In some ways, nothing had changed. It was the day following her 32nd birthday. And just like that, there was a before and an after. We took the first shots after the last session of radiation therapy.
She wanted me to help her do a "state of the situation". Map the geography of her female body. Her impalpable desire for unity, inside and out. I really didn't know what shape to give her situation...
The room transformed into a studio... And gradually... speech. And also fits of laughter. Several.
To produce images of her blurred feelings.
"Devices have turned a lot around me. Now I am the one turning in circles."
When she brought me her medical record, she held it like a precious object, like a child, even. The younger you are, the heavier your record is.
She shows me, explains it to me. Now a specialist despite herself, she can even detect certain anomalies. She shows me the sentinels.
Precise protocol and schedule. We make sure that everything is orderly. From the very beginning of treatment, it's a necessary strategy to weather the storm.
Initials that create abstract acronyms. In this way, the bad bug can be kept at a distance. In the evening, the face-to-face begins. Take the lead. Shave the head. A voluntary gesture as a blow to the disease.
It's a whole new vocabulary she's teaching me. I didn't retain much from the technical terms.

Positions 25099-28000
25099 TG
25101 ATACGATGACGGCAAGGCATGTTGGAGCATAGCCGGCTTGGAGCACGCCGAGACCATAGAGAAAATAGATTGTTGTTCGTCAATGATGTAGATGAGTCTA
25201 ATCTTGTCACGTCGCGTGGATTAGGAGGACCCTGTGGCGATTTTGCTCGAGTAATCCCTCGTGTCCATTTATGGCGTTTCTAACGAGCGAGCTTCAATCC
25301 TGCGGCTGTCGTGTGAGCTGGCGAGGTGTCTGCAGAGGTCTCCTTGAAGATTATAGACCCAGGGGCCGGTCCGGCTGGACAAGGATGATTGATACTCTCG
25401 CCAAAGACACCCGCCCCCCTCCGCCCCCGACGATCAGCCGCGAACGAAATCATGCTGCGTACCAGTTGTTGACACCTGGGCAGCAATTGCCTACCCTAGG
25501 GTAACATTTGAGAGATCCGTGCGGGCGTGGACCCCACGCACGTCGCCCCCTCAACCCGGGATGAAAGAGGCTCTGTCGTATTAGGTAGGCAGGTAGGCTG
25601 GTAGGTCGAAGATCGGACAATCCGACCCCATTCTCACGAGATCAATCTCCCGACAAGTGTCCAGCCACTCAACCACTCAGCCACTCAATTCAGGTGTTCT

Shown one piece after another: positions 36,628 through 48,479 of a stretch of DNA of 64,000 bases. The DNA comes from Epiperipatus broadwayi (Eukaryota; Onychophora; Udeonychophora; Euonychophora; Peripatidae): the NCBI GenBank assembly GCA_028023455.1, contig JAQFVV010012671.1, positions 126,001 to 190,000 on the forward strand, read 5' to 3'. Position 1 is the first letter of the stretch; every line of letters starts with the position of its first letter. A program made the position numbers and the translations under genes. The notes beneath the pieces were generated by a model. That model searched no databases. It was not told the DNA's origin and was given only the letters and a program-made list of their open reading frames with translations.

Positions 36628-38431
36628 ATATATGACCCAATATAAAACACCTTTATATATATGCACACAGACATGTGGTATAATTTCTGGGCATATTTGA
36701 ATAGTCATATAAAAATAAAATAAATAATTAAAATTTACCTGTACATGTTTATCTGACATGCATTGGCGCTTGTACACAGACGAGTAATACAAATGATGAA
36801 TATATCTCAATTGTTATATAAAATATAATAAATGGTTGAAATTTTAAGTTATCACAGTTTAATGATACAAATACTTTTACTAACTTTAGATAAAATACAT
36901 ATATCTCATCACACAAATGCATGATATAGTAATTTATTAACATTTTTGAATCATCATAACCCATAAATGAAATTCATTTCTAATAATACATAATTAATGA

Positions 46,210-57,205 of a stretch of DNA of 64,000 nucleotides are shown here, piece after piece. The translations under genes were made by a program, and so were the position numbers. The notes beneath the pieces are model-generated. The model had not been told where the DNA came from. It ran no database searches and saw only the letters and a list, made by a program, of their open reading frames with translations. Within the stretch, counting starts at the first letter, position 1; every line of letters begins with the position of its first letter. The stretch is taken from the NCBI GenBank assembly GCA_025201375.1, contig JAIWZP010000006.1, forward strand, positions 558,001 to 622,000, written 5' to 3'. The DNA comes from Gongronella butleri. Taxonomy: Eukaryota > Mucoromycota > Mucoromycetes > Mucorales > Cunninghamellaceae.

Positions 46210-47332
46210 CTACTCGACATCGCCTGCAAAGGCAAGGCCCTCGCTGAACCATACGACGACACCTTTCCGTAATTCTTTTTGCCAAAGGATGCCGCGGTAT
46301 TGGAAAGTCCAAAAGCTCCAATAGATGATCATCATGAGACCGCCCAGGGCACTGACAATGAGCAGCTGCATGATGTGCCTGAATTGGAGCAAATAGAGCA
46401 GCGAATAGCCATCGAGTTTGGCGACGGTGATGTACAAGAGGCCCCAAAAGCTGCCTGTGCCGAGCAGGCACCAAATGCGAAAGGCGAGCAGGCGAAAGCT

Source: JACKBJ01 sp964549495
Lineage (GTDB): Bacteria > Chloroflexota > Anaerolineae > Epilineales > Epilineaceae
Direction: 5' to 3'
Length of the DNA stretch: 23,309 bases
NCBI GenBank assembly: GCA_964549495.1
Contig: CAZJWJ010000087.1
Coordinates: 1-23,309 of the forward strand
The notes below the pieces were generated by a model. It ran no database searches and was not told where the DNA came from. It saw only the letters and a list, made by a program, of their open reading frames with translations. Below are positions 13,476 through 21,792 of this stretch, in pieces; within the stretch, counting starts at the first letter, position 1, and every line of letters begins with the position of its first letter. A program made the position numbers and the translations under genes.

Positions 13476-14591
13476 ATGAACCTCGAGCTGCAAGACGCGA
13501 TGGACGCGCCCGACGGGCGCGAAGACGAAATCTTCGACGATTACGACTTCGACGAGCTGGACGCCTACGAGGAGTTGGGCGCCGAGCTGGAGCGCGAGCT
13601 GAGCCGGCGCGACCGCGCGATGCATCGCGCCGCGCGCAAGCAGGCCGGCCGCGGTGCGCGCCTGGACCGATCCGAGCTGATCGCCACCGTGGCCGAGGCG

Acronyms try to keep emotions in check. They could be mistaken for stage names. The insider’s vocabulary, not to be disclosed. The association of molecules create acronyms that go on and on; to the FEC is added a 5-FU. Imagine what you will. Acronyms that turn you into an object of study such that only the body is present. You, you can take time off.
The mammography device uses X-rays. It produces high-resolution images. Breast tissue does not absorb rays homogeneously: these differences bring about strange images, geographical territories for the uninitiated, architecture of the breast and its internal structure for the specialists. I thought I was seeing a topography of Mount Etna. Exploring it from the inside. There are indeed some similarities.
The mammography is performed standing, shirtless. The breast is compressed between two plates. Do not move. Do not breathe. Breathe. The compression is relaxed. But not you. The device rotates 45 degrees. (Like all women, all this I knew already.)
She teaches me the color red. Fluorescent. It could be the name of a plant. Mixes with the red of your veins. You get used to this pocket, just like all others. Reach the target. Arm yourself with patience. Trying to forget the unwanted. A tingling in the chest, under the armpit, in the shoulder and the arm. They are merely passing by.
Going through scintigraphy, you start to shine. Your very own radiation. You get a scintillation camera. Lying on a bed, still, surrounded by the heads of the moving gamma camera. A manipulator, hidden behind glass, moves the camera to capture the shots. Is it your body producing these images?
When the moment to close the file finally arrives, relief doesn't come immediately. It needs its own time. It seeps through. Once the hardships are left behind, life recovers all its rights.